Court of Appeals of Texas, Seventh District, Amarillo
Appeal from the County Court at Law Number 2 Potter County,
Texas Trial Court No. 101, 936-2; Honorable Pamela C. Sirmon,
PIRTLE, PARKER, and DOSS, JJ.
Patrick A. Pirtle Justice.
an appeal from an award of attorney's fees in favor of
Appellant, Ronald Whittington, following a remand from this
court after the reversal of a prior judgment in favor of
Appellees, Jay Green and Connie Green. Raising three issues,
Whittington contends the trial court erred by (1) concluding
he was not entitled to attorney's fees pursuant to
section 38.001 of the Texas Civil Practice and Remedies Code
or (2) section 37.009 of the same code, and by (3) awarding
less in attorney's fees than was testified to by
Whittington's attorney. We affirm the judgment of trial
2013, the Greens filed a lawsuit against Whittington alleging
he had breached a Compromise and Settlement
Agreement reached in settlement of an earlier lawsuit
filed by the Greens against Whittington for damages allegedly
sustained as a result of water drainage from
Whittington's higher-elevation property onto the
Greens' lower-elevation property. In the litigation
concerning the Compromise and Settlement Agreement,
Whittington filed a counterclaim against the Greens seeking a
declaratory judgment that he had fully complied with the
terms of that agreement. Whittington did not file a
counterclaim seeking damages for any alleged breach of the
Compromise and Settlement Agreement by the Greens;
however, he did seek damages pursuant section 11.086 of the
Texas Water Code, for an alleged improper diversion of ground
water. Following a bench trial, the court ruled in
favor of the Greens. At that time, a judgment was entered
awarding the Greens affirmative injunctive relief, damages,
and attorney's fees.
appeal, this court found that the trial court had erred in
its interpretation of the Compromise and Settlement
Agreement. See Whittington v. Green, No.
07-15-00102-CV, 2016 Tex.App. LEXIS 13533, at *16 (Tex.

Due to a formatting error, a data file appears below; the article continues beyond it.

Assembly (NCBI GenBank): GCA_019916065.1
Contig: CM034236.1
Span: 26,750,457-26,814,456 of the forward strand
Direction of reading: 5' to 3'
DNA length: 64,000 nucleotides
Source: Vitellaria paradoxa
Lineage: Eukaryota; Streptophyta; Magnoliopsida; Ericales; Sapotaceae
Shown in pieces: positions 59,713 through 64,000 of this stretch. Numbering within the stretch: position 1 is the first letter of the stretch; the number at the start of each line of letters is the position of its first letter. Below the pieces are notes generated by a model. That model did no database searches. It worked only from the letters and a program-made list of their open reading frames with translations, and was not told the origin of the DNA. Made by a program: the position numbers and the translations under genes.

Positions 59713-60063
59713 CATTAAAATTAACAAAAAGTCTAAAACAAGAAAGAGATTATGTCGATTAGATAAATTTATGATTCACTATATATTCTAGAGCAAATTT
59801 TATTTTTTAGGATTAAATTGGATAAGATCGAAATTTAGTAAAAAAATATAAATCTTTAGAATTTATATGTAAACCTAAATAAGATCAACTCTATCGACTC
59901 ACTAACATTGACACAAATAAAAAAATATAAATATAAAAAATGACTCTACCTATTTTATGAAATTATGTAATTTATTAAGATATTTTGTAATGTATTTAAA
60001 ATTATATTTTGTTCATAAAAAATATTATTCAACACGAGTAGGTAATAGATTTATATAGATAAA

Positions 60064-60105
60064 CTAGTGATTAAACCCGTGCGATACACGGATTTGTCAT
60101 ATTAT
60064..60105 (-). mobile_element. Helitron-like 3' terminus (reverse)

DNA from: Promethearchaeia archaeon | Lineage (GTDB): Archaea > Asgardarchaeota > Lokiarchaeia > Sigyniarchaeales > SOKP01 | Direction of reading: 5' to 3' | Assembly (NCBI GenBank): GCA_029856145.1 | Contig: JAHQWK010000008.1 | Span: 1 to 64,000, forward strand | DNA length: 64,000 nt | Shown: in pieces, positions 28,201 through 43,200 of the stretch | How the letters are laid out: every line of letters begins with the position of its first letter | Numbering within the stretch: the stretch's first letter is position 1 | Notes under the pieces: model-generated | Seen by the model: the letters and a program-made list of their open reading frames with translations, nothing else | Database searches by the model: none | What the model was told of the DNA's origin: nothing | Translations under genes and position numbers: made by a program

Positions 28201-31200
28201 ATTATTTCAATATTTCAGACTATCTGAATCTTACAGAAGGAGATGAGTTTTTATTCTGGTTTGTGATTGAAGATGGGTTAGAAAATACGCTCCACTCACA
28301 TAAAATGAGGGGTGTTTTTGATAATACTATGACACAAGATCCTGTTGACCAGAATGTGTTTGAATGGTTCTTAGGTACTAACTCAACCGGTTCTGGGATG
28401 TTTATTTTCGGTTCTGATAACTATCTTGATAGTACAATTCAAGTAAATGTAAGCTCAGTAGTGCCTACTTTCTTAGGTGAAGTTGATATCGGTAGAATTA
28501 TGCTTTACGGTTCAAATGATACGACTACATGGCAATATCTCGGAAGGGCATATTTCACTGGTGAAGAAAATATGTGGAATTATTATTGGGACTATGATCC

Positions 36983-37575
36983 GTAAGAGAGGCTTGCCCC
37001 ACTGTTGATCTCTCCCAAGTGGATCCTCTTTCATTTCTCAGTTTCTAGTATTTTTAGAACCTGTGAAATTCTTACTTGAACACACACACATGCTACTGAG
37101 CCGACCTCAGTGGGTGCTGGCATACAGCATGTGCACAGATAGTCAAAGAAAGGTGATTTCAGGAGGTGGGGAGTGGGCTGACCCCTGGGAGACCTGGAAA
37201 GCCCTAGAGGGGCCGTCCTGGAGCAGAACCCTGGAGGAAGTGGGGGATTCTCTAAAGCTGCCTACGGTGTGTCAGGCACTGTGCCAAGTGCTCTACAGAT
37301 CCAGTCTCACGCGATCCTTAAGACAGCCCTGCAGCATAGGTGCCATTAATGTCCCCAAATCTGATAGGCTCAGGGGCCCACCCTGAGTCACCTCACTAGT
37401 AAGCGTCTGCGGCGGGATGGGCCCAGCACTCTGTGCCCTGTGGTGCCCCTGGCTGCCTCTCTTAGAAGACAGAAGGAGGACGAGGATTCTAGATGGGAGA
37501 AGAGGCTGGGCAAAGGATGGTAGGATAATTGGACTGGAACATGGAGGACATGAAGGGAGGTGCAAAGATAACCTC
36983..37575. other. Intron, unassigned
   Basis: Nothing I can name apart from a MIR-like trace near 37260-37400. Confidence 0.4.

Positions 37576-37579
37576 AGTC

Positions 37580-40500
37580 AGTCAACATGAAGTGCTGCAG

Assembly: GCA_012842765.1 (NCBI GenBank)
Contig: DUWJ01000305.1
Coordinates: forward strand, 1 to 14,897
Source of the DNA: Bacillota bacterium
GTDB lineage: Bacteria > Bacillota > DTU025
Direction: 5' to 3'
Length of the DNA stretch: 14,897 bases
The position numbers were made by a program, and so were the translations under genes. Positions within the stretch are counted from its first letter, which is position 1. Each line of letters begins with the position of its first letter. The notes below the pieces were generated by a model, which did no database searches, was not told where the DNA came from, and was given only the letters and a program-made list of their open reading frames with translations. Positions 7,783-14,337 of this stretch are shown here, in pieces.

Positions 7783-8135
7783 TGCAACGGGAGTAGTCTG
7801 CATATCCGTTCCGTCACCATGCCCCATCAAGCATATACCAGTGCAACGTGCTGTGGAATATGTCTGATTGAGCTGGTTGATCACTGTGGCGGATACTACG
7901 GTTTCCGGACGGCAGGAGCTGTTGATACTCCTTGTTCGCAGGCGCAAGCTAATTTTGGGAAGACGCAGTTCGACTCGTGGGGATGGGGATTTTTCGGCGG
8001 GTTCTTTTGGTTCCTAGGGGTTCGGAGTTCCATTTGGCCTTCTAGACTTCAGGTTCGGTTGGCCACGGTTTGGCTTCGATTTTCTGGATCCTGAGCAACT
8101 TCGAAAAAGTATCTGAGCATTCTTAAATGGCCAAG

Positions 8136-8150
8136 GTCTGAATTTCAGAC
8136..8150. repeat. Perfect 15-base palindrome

App.-Amarillo Dec. 20, 2016, pet. denied) (mem. op).
We reversed the judgment of the trial court, entered a
declaratory judgment in favor of Whittington, and remanded
the matter for consideration of Whittington's claim for
attorney's fees pursuant to either section 37.009
(declaratory judgment) or 38.001
remand, the Greens maintained that Whittington was not
entitled to the recovery of attorney's fees pursuant to
section 38.001 because he did not sue for breach of contract
and he did not recover any monetary damages. The Greens
further argued that the trial court was not bound to award
Whittington the full recovery of his attorney's fees
pursuant to the Declaratory Judgments Act if the court found
that a lesser amount, or no amount at all, was equitable or
just. Based on evidence presented during the original trial,
the trial court awarded Whittington the amount of $2, 500 as
"just and equitable" attorney's
fees. Whittington filed this appeal.
secure an award of attorney's fees from an opponent, the
prevailing party must prove that (1) recovery of
attorney's fees is legally authorized and (2) the
requested attorney's fees are reasonable and necessary
for legal representation, so that such an award will fairly
compensate the prevailing party generally for its losses
resulting from the litigation process. Rohrmoos Venture
v. UTSW DVA Healthcare, L.L.P., 578 S.W.3d 469,
487 (Tex. 2019). To "prevail" means to obtain
actual and meaningful relief, something that materially
alters the legal relationship between the parties.
Id. at 485-86. No one disputes that Whittington was
the prevailing party in this litigation.
regard, we note that a prevailing party does not have an
inherent right to recover attorney's fees from the
non-prevailing party unless there is specific statutory or
contractual authority allowing it. Id. at 486.
Accordingly, an appellate court reviews a lower court's
decision to award attorney's fees under a bifurcated
standard of review. First, we must determine, as a matter of
law, whether a party is entitled to the recovery of
attorney's fees. That decision is a question of law which
we review under a de novo standard. Murphy v.
Exter Fin. Corp., 558 S.W.3d 207, 214 (Tex.
App.-Texarkana 2018, no pet.). Once a trial court has
determined that attorney's fees are allowed, it must then
decide the amount of attorney's fees to be awarded. We
review that decision based on the sufficiency of the evidence
and the reasonableness and necessity of the award. The party
seeking a recovery of attorney's fees bears the burden of
proving that the fees sought are reasonable and necessary.
Rohrmoos Venture, 578 S.W.3d at 484.
the trial court was expressly limited to considering whether
Whittington was entitled to the recovery of attorney's
fees under (1) section 38.001 of the Texas Civil Practice and
Remedies Code pertaining to the recovery of attorney's
fees in a breach of contract proceeding and (2) section
37.009 of the same code pertaining to the recovery of
attorney's fees in a declaratory judgment proceeding.